If the sentence was in reference to a man, wouldn't it need 'ele' at the start?
Shouldn't the correct translations be:
Sempre foi desse jeito = It was always THAT way
Sempre foi DESTE jeito = It was always this way
That's just what I was thinking too. I can't see how 'de' is required to force the contraction.
My answer was' It was always by that way', but not accepted. Is this 'de' here a kind of idiomatic usage?
I am still confused with desse and deste. I translated desse jeito as "that way "which was given as correct but DL also gave alternative as "this way" which I thought would be "deste jeito". In English there is a difference between the 2
Formally este/esta/isto=this and esse/essa/isso=that, but two factors complicate things. In Brazil the first group of words is often replaced with the second one, so esse/essa/isso can also mean "this". On the other hand in abstract usage the two words can be used with almost the same meaning, so "this way" is often the same as "that way" when they mean "the method we were talking about". It's up to Duo to decide which of the complicated meanings to accept, but if you want to be safe stick to the formal meaning.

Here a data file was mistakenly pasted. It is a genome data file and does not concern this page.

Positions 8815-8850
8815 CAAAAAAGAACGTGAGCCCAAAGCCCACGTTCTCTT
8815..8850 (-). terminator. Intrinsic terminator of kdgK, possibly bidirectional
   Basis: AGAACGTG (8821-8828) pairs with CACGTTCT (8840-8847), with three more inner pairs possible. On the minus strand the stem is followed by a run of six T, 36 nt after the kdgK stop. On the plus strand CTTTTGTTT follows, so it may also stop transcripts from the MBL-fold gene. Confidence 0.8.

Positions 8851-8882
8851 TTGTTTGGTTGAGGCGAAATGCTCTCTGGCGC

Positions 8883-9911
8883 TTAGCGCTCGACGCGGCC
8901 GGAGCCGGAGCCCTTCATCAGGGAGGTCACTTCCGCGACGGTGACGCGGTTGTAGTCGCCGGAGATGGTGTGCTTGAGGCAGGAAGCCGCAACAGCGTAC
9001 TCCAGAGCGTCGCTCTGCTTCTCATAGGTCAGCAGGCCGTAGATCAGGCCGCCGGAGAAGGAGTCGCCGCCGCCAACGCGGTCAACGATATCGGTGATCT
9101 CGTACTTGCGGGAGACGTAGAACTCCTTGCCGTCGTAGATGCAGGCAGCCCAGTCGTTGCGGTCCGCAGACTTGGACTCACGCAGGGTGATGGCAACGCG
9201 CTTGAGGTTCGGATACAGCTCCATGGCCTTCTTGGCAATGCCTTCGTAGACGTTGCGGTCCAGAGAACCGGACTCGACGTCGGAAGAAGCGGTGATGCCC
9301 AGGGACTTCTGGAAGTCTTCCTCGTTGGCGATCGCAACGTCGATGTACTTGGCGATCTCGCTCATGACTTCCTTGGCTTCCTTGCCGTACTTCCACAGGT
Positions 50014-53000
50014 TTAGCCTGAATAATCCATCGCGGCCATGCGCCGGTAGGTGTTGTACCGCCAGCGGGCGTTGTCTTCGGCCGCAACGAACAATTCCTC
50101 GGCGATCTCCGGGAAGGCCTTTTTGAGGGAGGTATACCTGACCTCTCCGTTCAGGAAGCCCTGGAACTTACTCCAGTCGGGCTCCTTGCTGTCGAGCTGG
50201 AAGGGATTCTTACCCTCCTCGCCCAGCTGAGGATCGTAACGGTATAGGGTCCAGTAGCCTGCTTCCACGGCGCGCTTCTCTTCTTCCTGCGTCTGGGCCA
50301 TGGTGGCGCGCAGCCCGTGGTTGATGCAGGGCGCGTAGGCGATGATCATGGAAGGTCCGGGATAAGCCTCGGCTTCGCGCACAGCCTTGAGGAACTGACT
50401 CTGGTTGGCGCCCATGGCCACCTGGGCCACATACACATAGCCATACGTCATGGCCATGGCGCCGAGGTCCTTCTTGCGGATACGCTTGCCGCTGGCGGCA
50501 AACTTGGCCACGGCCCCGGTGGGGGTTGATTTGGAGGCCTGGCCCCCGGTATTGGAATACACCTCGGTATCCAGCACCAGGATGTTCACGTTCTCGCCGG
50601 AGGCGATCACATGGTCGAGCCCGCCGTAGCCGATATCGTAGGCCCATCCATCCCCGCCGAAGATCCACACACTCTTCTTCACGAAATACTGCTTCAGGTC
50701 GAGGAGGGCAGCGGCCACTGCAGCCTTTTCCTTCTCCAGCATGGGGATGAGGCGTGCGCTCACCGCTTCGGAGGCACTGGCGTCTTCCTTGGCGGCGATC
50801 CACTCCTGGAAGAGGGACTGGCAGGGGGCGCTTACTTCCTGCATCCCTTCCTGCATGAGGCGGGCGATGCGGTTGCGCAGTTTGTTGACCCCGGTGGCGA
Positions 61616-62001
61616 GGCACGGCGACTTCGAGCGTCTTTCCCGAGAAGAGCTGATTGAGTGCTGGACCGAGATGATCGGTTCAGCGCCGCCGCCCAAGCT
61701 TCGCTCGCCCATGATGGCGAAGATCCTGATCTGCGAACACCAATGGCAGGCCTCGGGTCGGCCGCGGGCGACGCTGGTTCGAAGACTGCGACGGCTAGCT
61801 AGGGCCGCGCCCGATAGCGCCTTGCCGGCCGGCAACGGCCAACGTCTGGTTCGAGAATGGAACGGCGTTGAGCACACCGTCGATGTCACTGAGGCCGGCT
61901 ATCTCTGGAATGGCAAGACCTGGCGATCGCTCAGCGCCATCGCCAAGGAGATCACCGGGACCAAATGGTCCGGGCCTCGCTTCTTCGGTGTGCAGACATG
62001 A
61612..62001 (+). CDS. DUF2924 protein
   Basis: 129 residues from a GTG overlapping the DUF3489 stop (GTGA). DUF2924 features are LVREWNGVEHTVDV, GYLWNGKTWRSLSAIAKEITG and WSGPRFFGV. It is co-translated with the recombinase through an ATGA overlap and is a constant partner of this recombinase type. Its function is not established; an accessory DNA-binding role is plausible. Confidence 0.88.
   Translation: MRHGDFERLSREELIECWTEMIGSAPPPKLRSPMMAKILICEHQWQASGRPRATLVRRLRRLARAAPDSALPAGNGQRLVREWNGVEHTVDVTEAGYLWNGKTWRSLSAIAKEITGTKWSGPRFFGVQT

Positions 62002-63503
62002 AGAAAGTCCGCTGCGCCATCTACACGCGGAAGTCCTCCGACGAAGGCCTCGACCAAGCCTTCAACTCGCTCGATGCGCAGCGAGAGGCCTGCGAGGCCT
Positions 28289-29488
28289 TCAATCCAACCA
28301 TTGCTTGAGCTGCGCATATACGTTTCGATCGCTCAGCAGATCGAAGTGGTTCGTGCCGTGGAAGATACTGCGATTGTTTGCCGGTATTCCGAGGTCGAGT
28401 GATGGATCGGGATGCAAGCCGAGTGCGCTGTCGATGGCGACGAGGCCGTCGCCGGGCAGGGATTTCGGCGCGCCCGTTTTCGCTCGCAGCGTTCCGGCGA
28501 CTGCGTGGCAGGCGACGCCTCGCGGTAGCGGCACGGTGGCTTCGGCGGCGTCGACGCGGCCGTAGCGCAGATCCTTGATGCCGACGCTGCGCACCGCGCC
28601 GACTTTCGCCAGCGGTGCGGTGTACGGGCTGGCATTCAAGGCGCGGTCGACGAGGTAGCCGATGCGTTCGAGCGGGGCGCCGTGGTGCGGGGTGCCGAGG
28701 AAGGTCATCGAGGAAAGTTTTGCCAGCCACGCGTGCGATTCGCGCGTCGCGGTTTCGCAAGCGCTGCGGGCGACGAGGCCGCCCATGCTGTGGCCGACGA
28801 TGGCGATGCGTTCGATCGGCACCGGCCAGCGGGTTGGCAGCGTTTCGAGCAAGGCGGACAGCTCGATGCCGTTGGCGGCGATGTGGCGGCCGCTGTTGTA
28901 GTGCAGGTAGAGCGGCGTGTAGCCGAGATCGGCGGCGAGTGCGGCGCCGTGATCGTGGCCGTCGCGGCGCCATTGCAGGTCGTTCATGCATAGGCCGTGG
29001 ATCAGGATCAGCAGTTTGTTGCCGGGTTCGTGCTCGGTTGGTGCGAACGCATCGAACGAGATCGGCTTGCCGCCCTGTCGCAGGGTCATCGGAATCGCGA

Wow....I think ĺ may have found someone on duo that is older than me ...oh! ......and I agree!
I would also rather use Pres.Perf. but with a different word order: It has always been that way.
I am sure you wanted to type maneira. Maneira is also = modo = jeito.
Yes , it is similar to Spanish but I double checked its meaning.
I woud have thought te imperfect past would make more sense, sempre era desse jeito, as "this way" is something it was, and maybe still is, but not a fixed finished event.